Stock Market Games Vocabulary
Part 1:
Stock: A security that signifies ownership in a corporation and represents a claim on a part of the corporation’s profit (or loss). Companies usually issue stock to raise money for a variety of reasons, including expanding or modernizing their operations.

Stock Exchange: Place/electronic platform where shares of are bought and sold.

Dividend: Part of a company’s profits (earnings) that is pays as money or shares to stockholders. In The Stock Market Game, any dividends received are listed in Transaction History and are included in the portfolio’s total equity.

Earnings: Whatever profits or net income remains after subtracting the company’s expenses from its revenue. A company’s profit.

Initial Public Offering (IPO): An IPO is the first issue of stock for public trading made by a company.

Preferred Stock: Often pay a fixed dividend on a regular schedule. The prices tend to be less volatile than common stock. Preferred stocks tend to move with changing
interest rates. Preferred stocks holders cannot vote on corporate matters.
Portfolio: A collection of investments owned by one individual or organization.

Private Company: A company owned by a person, family, or small group of investors that does not sell stock to the public.

Public Company: A company owned by investors who buy shares of stock usually through a stock exchange.

Stock Exchange: Place/electronic platform where shares of are bought and sold.

Part II.

Diversification: an investment strategy in which you spread your investment dollars among different markets, sectors, industries, and securities. The goal of the strategy is to protect the value of your overall portfolio in case a single security or market sector takes a serious downturn and drops in price.

Index: An index reports changes, usually expressed as a percentage, in a specific financial market, in a number of related markets, or in an economy as a whole. Each index — and there are a large number of them — measures the market or economy it tracks from a specific starting point, which might be as recent as the previous day or many years in the past.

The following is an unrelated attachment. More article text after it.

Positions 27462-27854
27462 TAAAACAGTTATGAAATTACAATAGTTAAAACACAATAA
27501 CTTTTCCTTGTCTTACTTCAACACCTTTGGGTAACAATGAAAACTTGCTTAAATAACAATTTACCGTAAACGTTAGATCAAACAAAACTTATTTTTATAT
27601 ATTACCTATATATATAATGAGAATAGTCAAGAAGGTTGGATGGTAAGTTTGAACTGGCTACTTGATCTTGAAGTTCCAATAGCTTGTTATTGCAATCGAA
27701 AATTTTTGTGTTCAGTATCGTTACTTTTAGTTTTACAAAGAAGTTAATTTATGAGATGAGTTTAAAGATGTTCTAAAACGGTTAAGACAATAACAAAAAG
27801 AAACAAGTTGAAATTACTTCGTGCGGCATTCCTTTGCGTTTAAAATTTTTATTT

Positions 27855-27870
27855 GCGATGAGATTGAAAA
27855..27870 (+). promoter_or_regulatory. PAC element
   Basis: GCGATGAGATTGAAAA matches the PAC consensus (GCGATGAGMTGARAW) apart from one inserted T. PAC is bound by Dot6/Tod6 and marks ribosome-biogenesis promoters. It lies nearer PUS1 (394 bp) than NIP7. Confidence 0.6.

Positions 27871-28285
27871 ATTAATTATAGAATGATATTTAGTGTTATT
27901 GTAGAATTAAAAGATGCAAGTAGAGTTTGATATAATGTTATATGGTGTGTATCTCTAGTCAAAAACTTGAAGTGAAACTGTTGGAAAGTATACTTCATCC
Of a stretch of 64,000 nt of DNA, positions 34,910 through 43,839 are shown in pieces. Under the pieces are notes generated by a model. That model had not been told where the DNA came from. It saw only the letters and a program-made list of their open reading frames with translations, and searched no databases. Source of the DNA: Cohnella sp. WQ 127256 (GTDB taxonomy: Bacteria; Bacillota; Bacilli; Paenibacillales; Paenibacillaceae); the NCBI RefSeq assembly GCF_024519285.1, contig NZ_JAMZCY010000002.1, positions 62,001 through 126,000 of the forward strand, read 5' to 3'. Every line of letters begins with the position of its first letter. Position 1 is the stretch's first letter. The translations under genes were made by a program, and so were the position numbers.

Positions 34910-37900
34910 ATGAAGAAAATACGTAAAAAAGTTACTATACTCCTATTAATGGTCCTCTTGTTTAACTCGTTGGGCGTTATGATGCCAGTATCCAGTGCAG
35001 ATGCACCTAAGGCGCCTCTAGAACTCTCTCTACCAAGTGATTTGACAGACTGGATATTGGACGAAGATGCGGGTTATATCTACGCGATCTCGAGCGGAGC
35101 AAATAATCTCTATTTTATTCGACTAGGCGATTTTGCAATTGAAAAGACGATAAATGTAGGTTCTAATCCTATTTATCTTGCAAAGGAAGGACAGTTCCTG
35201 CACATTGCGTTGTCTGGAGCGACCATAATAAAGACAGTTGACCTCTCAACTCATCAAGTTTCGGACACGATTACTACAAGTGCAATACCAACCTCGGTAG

Industry: A group of companies producing similar products or services.

Portfolio: A collection of investments owned by one individual or organization.

Risk: The chance of losing all or part of the value of an investment.

Risk Tolerance: An individual investor’s ability to accept loss of some or all of the money they have invested. A person’s risk tolerance is based on a number of factors including age, financial stability, amount of time before the invested funds are needed for other purposes, etc.

Sector: A group of stocks, often in one industry. The performance of any single stock in a sector can be measured against the performance of the group. Pharmaceutical companies, for example, are part of the health care sector.

Part III

1. Risk is defined as the “exposure to a chance of loss.”

2. Each investor must decide what level of risk is acceptable to them. This is called “risk tolerance.” There are three levels of risk tolerance: conservative, moderate, and speculative.

3. Conservative-investment bonds and preferred shares are considered conservative.

4.Moderate-among which are growth stocks, which are stocks that pay little or no dividends because the company is investing its profits in its rapid growth, particularly young companies with great potential.

5.Speculative-volatile equity investments that can generate big profits or big losses.

6.Volatility: Indicates how much and how quickly changes the value of an investment, a market or a market sector.
Part V.